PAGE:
Homebuilders looking for land to construct high-end homes are driving up prices in the valley, which during the second quarter reached the highest level in eight years.
Research firm Applied Analysis reported that during the second quarter that ended in June the valley’s vacant land market reached its greatest average price per acre since 2008. The $367,947 per acre or $8.45 per square foot price was reached despite there being no resort transactions during the second quarter. Those are deals at higher price points that tend to skew the average.
Overall, land prices during the second quarter rose 16.3 percent from the first quarter and rose 10.9 percent from the second quarter of 2015, Applied Analysis reported.
It wasn’t demand for resort corridor land that drove transactions between April and June, but demand by homebuilders, said Brian Gordon, a principal with Applied Analysis. He said “much of the dynamics present during the prior cycle run-ups” are starting to emerge again and land availability is becoming a concern.
The latest prices are equivalent to those in late-2004, when they were on the rise prior to the real estate collapse during the recession, Gordon said. The average price exclusive of resort corridor deals reached a high point of nearly $800,000 per acre for all of 2007 and low point of $100,000 per acre in the second half of 2011.
“The land market has been experiencing continued upward pressure on pricing as homebuilders are finding it increasingly difficult to identify and acquire large parcels suitable for residential development,” Gordon said. “Price points in the land market are reaching back to the pre-recession levels as selected builders are acquiring real estate in desirable parts of the valley, including master-planned communities.”
Look for prices to continue to rise, Gordon said. The population is likely to continue to grow and so will jobs, thus creating greater demand for housing, he said. There’s only so much land available, he said.
“Supply-side constraints given the government ownership and control of the bulk in-land in Clark County has the potential to further exacerbate the issue going forward,” Gordon said.
The number of acres of non-resort land sold in the second quarter was the lowest since the third quarter of 2012. There were 550.2 acres sold during the second quarter, down 26.7 percent from the first quarter and 10.5 percent from the second quarter of 2015, Applied Analysis reported.
The biggest demand for land was in the southwest valley, accounting for 30.8 percent of the sales with 169.7 acres, Gordon said. Pardee Homes bought 33.7 acres in The Cliffs in Summerlin South for $16.9 million or $501,248 an acre, he said.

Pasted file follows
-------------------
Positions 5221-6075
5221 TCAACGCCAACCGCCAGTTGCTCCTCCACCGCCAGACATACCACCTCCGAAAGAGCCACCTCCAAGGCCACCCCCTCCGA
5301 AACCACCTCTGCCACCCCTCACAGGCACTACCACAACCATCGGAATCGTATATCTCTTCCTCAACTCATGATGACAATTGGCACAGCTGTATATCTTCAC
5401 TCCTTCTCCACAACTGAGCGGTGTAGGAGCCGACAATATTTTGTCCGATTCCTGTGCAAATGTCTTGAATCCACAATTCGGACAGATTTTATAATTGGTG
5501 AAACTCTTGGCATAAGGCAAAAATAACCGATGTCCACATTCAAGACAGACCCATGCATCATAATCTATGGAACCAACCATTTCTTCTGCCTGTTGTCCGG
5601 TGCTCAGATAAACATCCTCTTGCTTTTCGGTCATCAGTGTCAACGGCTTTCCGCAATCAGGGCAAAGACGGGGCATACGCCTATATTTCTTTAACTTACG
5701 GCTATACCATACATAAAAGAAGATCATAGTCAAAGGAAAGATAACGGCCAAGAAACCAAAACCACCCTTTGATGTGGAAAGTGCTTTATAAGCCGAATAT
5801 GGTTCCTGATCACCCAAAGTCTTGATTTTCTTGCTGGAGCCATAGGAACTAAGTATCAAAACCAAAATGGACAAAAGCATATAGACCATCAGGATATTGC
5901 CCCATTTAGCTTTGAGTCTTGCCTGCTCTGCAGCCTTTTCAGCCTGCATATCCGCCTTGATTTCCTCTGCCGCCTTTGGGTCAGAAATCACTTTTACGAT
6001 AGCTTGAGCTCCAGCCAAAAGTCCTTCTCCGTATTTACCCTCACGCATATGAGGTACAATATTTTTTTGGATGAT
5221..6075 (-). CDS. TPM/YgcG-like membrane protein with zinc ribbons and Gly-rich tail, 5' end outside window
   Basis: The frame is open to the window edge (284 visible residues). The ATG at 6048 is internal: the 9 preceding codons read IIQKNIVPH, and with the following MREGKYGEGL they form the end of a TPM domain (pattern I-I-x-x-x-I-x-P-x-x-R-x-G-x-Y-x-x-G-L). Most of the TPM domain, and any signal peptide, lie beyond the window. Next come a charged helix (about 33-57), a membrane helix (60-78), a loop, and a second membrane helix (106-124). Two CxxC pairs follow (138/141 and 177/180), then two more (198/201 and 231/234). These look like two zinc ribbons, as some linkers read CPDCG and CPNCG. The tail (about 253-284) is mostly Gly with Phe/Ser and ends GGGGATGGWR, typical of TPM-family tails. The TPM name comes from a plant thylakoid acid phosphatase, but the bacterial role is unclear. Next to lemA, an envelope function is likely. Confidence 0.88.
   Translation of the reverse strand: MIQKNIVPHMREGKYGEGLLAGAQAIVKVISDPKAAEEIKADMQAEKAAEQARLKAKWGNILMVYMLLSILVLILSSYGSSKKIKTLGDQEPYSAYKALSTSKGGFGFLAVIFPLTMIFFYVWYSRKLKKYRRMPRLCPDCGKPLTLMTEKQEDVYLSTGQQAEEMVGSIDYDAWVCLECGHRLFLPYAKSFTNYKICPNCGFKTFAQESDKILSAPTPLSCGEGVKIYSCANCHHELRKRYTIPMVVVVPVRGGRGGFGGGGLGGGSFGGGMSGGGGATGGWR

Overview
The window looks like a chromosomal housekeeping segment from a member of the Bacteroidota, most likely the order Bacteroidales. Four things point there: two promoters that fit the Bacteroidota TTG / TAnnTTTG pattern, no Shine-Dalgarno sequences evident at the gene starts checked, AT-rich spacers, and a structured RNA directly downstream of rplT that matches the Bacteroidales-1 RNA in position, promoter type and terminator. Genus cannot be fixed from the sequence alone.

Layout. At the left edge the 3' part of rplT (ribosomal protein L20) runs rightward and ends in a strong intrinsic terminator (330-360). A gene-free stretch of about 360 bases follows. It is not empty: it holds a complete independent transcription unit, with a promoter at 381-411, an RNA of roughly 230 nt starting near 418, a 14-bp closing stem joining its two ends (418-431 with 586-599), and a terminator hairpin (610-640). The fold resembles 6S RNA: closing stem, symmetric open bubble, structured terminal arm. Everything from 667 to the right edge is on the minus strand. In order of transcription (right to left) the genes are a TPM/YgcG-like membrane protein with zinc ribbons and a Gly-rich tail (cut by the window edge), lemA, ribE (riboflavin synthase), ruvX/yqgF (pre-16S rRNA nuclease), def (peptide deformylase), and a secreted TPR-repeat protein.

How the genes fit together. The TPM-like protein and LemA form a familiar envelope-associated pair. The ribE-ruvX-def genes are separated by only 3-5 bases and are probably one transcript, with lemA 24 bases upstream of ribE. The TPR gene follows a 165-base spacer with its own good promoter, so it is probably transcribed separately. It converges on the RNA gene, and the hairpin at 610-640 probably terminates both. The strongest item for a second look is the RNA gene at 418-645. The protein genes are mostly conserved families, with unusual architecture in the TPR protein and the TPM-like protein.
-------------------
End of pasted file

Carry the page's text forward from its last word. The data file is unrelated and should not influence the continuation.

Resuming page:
The southeast valley accounted for 22 percent of the land sales or 121 acres. CalAtlantic Homes purchased 22.1 acres within Lake Las Vegas for $8 million or $361,577 per acre. Pardee Homes purchased 20.1 acres from Corona Black Green Valley LLC at Green Valley Parkway and Sunridge Heights Parkway for $500,000 per acre.
“New home land acquisitions and development is continuing to skew prices higher, particularly in the western side of the valley as demand for housing continues,” said Melanie Framo, an Applied Analysis researcher. “Summerlin continues to see activity with five new-home villages currently selling. Builders are also seeking out properties in Skye Canyon (in the northwest), Cadence (in Henderson) and other communities.”
Those looking for lower-priced homes will be out of luck, given the prices that homebuilders are paying for land, said Dennis Smith, president of Home Builders Research Inc.. Builders would love to buy land for $300,000 an acre, but it’s not available, he said.
“You can’t build a home that is going to be priced under $300,000 on land that’s $400,000 per acre,” Smith said. “If you are looking for a $250,000 home, none of these land sales are benefitting that.”
Not all of the land purchases, however, were made by homebuilders.
Industrial land is scarce in the valley and made up a bulk of transactions, involving 109.5 acres in the northeast valley. It included a purchase of about 60 acres by Prologis, a developer of logistics and distribution facilities. It has about 1.3 million square feet of industrial space planned in the northeast valley, Applied Analysis reported.
“Given relatively low vacancies in the industrial sector, developers are likely to continue to seek out developable sites within the region,” Framo said.